thought to be almost recovered, and
the management of the asylum was
seriously considering the matter of
her parole. She was doing house
work at the home of Dr. Hoover, and
Ln tlie course of her duties she ran
across some of the fatal liquid which
had been concealed and forgotten by
the household. She was ambitious
and was allowed to work around at
neighbors' houses to earn money.
Her husband, who is dying with
consumption in New Mexico, kept
sending her telegrams to come down
there, and it is thought the nature
and frequency of his telegrams had
greatly delayed her recovery and
perhaps worked her up into such a
nervous state that she committed
suicide. She was the mother of sev
eral small children.
She found the alcohol In the house
and took the bottle to the orchard,
where she drank part of its contents.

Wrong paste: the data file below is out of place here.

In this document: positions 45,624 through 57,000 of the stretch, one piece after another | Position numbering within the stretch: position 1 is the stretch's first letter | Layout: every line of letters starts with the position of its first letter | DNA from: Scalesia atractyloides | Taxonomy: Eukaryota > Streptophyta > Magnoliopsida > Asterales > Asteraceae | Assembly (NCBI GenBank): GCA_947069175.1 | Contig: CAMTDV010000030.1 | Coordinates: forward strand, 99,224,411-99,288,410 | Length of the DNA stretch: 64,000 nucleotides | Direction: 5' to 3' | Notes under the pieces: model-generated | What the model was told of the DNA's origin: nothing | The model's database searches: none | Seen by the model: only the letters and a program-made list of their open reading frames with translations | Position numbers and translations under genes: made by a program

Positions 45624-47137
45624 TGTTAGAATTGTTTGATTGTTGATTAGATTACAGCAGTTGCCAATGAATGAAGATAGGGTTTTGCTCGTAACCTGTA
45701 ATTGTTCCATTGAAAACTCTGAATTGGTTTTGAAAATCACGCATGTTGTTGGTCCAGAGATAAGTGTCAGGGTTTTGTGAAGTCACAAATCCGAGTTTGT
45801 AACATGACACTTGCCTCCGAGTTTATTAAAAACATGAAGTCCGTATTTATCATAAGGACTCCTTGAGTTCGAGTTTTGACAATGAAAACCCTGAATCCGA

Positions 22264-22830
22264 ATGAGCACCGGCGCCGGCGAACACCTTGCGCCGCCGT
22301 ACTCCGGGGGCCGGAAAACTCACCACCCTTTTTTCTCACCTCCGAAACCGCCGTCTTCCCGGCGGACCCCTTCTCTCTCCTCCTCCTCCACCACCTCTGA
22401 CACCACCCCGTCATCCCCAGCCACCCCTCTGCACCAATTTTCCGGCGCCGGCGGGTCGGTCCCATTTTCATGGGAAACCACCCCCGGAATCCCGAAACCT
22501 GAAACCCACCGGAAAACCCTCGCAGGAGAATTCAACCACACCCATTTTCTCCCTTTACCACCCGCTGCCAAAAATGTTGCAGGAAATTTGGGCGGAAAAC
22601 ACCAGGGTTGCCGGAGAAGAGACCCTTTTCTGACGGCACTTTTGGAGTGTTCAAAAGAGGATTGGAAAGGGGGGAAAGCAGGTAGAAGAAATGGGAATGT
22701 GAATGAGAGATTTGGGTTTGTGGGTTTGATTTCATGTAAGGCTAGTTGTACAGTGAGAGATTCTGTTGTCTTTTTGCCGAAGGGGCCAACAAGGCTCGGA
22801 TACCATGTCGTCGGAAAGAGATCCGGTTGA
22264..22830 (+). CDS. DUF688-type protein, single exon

Her moaning aroused the household,
und upon approaching tier she asked
to he left alone to die. She was taken
into the cottage, thence into the
asylum and every attention was giv
en but without results, and she did
nut recover consciousness after ask
ing to lie left alone. A pathetic let
ter ito a friend was found in tier ap
ron pocket, asking lier to come for
the children. Mrs. Bridges is origin
ally from Kansas. In Caldwell she
made three effort« at suicide; by
I poison, drowning and by railroad
The jury viewed the remains and
j heard the testimony of Doctors
I Hoover and Eaton. Mrs. Hoover and
I Mrs. Saunders, the hospital matron,
j read the commitment papers, letters
I and itelegrams, and t>he finding of the
jury was suicide. Following are
the names of the Jurors: Ray Crab
tree, Paul L. Kreft. O. L. Rider. Ir
win Carter, Jr., H. Dahlstrom, Leroy
Black, Sam iLoyd, H. F. Hoffman, W.
H. Cherry and J. H. Early.
PREVENT FOREST FIRES.
Forest fires ln the United States
annually destroy more than two bil
lion feet of timber, or material
enough to build a 5-room house ev
ery 100 feet on both sides of a road